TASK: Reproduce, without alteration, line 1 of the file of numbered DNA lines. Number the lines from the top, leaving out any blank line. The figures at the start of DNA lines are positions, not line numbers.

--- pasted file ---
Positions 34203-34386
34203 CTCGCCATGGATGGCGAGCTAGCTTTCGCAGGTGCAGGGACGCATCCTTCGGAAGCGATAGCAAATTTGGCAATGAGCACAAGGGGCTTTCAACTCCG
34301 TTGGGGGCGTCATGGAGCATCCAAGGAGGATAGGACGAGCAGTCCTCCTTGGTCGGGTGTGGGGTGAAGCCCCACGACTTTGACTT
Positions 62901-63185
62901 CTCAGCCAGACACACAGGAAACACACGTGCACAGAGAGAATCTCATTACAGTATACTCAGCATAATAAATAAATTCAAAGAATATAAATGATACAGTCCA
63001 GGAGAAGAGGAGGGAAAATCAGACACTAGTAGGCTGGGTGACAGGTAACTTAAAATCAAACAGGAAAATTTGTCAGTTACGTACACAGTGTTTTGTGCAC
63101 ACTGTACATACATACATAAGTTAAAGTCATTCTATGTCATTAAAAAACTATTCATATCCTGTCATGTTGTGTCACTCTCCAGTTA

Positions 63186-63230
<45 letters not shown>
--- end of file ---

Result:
Positions 34203-34386